Articles | Volume 14, issue 10
Nat. Hazards Earth Syst. Sci., 14, 2681–2698, 2014
Nat. Hazards Earth Syst. Sci., 14, 2681–2698, 2014

Research article 06 Oct 2014

Research article | 06 Oct 2014

Evaluating data quality collected by volunteers for first-level inspection of hydraulic structures in mountain catchments

V. J. Cortes Arevalo1,2, M. Charrière1, G. Bossi2, S. Frigerio2, L. Schenato2, T. Bogaard1, C. Bianchizza3, A. Pasuto2, and S. Sterlacchini4 V. J. Cortes Arevalo et al.
  • 1Delft University of Technology, Delft, the Netherlands
  • 2Italian National Research Council, Institute for Geo-hydrological Protection, CNR-IRPI, Padova, Italy
  • 3Institute of International Sociology Gorizia, ISIG, Gorizia, Italy
  • 4Italian National Research Council, Institute for the Dynamic of Environmental Processes, CNR-IDPA, Milan, Italy

Abstract. Volunteers have been trained to perform first-level inspections of hydraulic structures within campaigns promoted by civil protection of Friuli Venezia Giulia (Italy). Two inspection forms and a learning session were prepared to standardize data collection on the functional status of bridges and check dams. In all, 11 technicians and 25 volunteers inspected a maximum of six structures in Pontebba, a mountain community within the Fella Basin. Volunteers included civil-protection volunteers, geosciences and social sciences students. Some participants carried out the inspection without attending the learning session. Thus, we used the mode of technicians in the learning group to distinguish accuracy levels between volunteers and technicians. Data quality was assessed by their accuracy, precision and completeness. We assigned ordinal scores to the rating scales in order to get an indication of the structure status. We also considered performance and feedback of participants to identify corrective actions in survey procedures. Results showed that volunteers could perform comparably to technicians, but only with a given range in precision. However, a completeness ratio (question/parameter) was still needed any time volunteers used unspecified options. Then, volunteers' ratings could be considered as preliminary assessments without replacing other procedures. Future research should consider advantages of mobile applications for data-collection methods.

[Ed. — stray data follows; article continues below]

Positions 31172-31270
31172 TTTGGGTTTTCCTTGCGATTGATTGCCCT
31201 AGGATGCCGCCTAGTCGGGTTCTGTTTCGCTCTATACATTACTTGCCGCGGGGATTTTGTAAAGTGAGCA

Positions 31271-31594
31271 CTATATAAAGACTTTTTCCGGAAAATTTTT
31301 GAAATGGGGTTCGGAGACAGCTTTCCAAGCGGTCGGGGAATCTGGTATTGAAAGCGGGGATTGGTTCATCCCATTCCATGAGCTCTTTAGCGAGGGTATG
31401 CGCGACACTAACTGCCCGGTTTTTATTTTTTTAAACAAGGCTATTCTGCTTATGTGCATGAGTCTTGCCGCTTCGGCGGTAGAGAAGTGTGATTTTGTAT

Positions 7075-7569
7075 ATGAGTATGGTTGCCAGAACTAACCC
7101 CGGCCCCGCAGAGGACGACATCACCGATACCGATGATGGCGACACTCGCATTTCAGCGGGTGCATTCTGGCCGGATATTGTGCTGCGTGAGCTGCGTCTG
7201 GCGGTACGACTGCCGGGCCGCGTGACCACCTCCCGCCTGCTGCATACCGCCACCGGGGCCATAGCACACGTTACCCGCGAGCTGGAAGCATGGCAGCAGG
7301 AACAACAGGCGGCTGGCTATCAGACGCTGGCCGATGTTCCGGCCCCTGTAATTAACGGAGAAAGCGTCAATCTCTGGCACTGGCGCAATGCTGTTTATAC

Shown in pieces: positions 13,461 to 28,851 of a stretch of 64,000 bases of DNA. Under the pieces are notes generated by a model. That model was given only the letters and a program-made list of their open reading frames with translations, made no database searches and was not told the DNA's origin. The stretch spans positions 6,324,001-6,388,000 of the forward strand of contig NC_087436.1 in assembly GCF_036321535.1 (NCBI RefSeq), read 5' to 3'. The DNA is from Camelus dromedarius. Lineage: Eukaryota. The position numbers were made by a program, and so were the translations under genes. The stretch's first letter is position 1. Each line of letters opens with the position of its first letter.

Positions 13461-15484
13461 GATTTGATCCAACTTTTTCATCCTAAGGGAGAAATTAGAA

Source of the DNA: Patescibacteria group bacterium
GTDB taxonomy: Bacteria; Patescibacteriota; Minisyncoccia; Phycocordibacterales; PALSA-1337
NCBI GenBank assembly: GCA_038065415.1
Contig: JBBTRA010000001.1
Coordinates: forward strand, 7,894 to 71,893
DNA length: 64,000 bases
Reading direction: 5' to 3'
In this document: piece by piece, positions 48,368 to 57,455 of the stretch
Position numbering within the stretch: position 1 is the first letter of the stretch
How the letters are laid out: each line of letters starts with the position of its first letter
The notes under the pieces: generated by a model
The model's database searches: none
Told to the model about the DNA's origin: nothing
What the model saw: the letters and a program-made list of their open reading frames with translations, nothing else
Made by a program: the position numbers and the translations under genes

Final-revised paper